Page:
- The G-7 mulls over sanctions on Russian diamond exports, a move that could hike up prices of these precious stones.
- Despite other sanctions following Russia's invasion of Ukraine, the diamond trade has so far remained untouched, with Russia pulling in $4.7 billion from diamond exports in 2021.
- The European diamond industry fears the potential shift of diamond trade to other markets, like Dubai, and the G-7 is considering the use of technology to trace the origin of diamonds.
Picture the swanky, luxurious world of diamonds – beautiful, rare, and ever so precious. Now imagine a sudden hiccup in this glittering universe, brought to you by the G-7, the globe's seven most innovative economies. They're contemplating a move that could shake up the diamond market quite a bit, potentially hiking up the price of these sparkling rocks. The culprit? Possible sanctions on Russia's diamond exports. It's like the plot of a Hollywood movie, isn't it?
Since last year's full-scale invasion of Ukraine by Russia, their diamond trade has largely been untouched by international sanctions. This, despite Ukraine and some European countries pushing for it, alongside several rounds of sanctions targeting Russia's energy exports, banks, and billionaires. In 2021, Russia pocketed a cool $4.7 billion from diamond exports, making it the world's eighth-largest diamond exporter. Fun fact: diamonds aren't just for making you look fabulous. These rocks are also used in drilling, dentistry, and computers.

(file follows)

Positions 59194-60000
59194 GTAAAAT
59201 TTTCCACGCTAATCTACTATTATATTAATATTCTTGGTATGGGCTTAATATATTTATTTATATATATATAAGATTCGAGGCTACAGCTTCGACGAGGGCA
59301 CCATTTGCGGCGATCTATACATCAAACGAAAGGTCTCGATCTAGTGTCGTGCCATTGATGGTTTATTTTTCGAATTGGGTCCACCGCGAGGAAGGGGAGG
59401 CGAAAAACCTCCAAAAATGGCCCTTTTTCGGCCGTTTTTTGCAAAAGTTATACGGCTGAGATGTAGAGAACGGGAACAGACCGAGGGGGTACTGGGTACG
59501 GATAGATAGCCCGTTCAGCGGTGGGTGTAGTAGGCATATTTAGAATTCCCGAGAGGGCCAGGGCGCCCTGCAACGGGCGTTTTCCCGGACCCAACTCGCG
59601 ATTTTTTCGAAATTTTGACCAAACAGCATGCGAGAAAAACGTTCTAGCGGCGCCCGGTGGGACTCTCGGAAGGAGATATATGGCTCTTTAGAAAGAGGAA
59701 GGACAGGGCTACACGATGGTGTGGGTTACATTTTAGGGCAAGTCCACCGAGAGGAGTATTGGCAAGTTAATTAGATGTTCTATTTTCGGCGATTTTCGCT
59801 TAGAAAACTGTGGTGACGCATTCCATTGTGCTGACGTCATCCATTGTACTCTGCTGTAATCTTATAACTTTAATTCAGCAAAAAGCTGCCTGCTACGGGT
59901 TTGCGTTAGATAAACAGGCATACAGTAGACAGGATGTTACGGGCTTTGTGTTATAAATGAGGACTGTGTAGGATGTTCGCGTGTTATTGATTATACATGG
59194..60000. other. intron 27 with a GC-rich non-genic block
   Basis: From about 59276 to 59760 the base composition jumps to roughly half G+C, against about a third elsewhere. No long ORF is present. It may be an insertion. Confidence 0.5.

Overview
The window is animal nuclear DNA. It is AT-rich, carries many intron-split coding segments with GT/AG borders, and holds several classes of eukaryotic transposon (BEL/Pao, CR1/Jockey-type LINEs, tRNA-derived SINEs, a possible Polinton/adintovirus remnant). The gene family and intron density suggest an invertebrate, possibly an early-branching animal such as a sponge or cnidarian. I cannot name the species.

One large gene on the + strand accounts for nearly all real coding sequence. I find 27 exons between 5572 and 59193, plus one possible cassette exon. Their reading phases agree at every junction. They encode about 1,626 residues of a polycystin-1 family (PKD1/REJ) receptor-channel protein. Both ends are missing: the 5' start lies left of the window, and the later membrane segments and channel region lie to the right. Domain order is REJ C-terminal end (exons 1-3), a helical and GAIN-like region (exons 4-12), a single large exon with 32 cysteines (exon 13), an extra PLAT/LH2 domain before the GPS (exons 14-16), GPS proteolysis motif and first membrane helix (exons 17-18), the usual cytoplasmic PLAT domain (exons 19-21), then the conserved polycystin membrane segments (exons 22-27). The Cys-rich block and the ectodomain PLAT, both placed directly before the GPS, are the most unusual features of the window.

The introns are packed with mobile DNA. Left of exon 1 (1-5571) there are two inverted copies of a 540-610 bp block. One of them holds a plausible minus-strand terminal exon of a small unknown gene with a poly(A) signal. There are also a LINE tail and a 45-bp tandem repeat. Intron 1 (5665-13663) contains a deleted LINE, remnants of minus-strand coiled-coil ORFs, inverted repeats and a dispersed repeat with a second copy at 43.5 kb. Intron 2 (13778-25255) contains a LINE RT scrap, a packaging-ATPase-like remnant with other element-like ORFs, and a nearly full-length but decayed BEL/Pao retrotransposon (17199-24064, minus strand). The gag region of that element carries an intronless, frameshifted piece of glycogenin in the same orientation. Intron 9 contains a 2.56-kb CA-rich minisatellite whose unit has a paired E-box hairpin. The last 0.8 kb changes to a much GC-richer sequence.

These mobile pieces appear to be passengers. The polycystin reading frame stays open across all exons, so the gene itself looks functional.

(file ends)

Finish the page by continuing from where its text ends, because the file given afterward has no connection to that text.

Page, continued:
Some nations, like Belgium, which buys a ton of Russian diamonds, want a "global approach" to these potential sanctions. They're wary of the potential fallout of an EU-specific measure that might leave them holding the bag. As Edward Gardner, a commodities economist at Capital Economics, puts it, "Russia could simply divert its exports to non-participating countries," making the sanction less effective.
The stakes are high. If these sanctions are enforced in a way that makes dodging them tough, we could see less Russian bling on the market and higher prices. The European diamond industry is understandably nervous about the prospect of paying more for diamonds and the potential shift of diamond trade to other markets, like Dubai.
So, how does one ensure that these sanctions hit the intended target without backfiring? The G-7 is contemplating using technology to trace the original source of the stones. After all, sanctions on Russian diamonds may be inevitable. As Belgium-based researcher Hans Merket says, "If it is not in the next package, then the one after that."
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